A 2013 evaluation, meanwhile, found that Montgomery "has a long standing history of serious brain impairments, exposure to extreme trauma, affective mood disorder, and psychosis."
"These symptoms affect her behavior at all times, disrupting her ability to function normally," the physician said.
The details of Montgomery's life have prompted an international outcry against her impending execution from a wide variety of advocates and activists.
In December, the Inter-American Commission on Human Rights, an organ of the Organization of American States, called for a delay of her execution pending the commission's review of the case.
The commission noted that brain scans conducted on Montgomery "revealed an absence of brain matter, which means that her brain had either deteriorated after an injury or never formed properly. She reportedly also suffered from epilepsy, frontal lobe syndrome, parietal lobe and temporal lobe dysfunction."
A United Nations panel of experts, meanwhile, last month called for the commutation of Montgomery's sentence, claiming she "was the victim of an extreme level of physical and sexual abuse throughout her life against which the State never provided protection and for which it failed to offer remedies."
"She suffered from several mental health conditions which the State failed to care for," the group argued. "When it came to the capital proceedings, the State betrayed her yet again, neglecting to consider these essential and determining facts as mitigating circumstances."
In November of last year, several dozen current and former U.S. prosecutors implored President Trump to "grant [Montgomery] mercy and spare her life," pointing to her "experiences as a victim of horrific sexual violence, physical abuse, and being trafficked."
Those tragedies "do not excuse her crime," the prosecutors argued. "But her history provides us with an important explanation that would influence any sentencing recommendation we made as prosecutors."
Two former prosecutors in November, meanwhile, urged President Trump to commute Montgomery's sentence to life imprisonment, citing their own experiences prosecuting cases in which pregnant women were attacked and/or killed.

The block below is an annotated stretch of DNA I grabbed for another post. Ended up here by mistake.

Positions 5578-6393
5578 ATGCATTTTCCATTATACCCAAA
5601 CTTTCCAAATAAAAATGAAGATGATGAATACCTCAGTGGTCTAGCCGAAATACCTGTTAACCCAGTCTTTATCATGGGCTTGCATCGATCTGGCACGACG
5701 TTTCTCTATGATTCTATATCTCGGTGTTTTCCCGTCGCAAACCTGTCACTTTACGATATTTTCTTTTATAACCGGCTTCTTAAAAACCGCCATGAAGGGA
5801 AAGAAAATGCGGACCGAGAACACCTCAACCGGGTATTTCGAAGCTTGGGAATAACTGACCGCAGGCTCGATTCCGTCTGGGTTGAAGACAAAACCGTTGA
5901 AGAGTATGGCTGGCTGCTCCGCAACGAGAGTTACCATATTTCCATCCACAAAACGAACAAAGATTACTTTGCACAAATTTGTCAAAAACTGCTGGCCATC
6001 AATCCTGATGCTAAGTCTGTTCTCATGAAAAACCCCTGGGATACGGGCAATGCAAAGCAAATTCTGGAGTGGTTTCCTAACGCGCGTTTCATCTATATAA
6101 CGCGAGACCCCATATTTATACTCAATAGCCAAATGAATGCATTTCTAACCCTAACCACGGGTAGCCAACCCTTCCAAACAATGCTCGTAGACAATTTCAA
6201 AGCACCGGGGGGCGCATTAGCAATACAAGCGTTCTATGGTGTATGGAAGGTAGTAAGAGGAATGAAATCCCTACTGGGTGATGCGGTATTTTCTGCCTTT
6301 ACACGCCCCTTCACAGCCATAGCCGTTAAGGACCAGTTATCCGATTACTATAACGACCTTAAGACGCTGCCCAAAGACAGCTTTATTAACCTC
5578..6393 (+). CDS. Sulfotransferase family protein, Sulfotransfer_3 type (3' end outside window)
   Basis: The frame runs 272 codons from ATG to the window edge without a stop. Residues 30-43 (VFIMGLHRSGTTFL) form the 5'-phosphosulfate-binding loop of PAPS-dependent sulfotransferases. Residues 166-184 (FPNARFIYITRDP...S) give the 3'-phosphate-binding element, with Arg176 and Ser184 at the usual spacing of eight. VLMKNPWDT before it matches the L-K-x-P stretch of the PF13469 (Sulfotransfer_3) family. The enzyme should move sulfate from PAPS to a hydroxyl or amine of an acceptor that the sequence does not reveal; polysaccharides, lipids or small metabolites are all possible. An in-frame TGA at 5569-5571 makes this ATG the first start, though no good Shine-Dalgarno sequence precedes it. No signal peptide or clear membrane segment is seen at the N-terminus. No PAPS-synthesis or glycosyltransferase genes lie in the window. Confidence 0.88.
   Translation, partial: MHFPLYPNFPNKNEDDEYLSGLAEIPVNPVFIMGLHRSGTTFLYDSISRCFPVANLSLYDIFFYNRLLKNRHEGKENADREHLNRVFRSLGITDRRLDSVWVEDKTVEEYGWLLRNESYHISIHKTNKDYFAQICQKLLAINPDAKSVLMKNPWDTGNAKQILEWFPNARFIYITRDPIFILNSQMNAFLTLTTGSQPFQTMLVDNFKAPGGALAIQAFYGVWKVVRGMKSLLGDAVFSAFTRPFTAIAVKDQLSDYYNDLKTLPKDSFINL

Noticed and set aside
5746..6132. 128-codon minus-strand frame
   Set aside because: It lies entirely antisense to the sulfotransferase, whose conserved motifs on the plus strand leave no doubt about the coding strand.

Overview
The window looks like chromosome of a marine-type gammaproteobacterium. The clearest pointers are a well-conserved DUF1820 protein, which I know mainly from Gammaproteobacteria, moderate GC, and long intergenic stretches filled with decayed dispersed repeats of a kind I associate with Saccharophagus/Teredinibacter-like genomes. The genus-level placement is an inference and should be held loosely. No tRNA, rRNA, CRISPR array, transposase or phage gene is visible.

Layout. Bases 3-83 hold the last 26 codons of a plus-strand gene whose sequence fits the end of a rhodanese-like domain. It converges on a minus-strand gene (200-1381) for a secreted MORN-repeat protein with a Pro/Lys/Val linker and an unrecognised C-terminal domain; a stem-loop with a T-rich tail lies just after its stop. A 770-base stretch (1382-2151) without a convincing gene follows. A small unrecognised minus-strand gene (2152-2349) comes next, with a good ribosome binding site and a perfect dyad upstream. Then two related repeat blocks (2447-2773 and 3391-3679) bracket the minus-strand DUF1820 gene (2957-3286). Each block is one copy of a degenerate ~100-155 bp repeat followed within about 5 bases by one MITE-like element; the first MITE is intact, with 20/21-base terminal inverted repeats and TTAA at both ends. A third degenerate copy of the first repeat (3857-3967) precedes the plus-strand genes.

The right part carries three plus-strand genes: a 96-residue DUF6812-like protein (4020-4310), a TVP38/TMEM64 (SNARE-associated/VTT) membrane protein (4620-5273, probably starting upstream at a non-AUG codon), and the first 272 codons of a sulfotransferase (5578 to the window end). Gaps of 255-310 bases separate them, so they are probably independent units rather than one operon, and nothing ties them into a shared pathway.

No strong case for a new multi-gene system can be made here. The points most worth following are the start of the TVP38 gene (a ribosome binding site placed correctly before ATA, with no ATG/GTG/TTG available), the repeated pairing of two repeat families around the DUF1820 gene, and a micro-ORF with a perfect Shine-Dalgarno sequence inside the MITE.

"[W]e never believed the death penalty was an appropriate sentence" in those cases, the prosecutors argued. "It was apparent from the outset that these women were not the 'worst of the worst' for whom capital punishment was warranted."
Montgomery's path toward execution has in recent weeks been marked by rapidly shifting circumstances impelled by back-and-forth court decisions.
In October, the federal government set Montgomery's execution date for Dec. 8. In late November, however, a judge halted that execution, citing the fact that Montgomery's lawyers had contracted COVID-19 and could not properly counsel her.
The government subsequently rescheduled her execution for Jan. 12. But a judge in late December ruled that the government was prohibited from rescheduling the execution until after Jan. 1.
Since federal prisoners are customarily given at least 20 days' notice prior to being executed, the decision potentially punted Montgomery's execution until after the expected inauguration of Joe Biden on Jan. 20. Biden has in the past signaled his opposition to the federal death penalty.
Yet last week a U.S. appeals court ruled that the lower judge's decision was in error, clearing the way for Montgomery's Jan. 12 execution.
Montgomery has filed a petition for clemency with President Trump. Her lawyers publicly released that petition this week.
"With understanding comes hope," the petition implores Trump. "You can do Justice and exercise Mercy at the same time. Justice in this case is life imprisonment, without parole."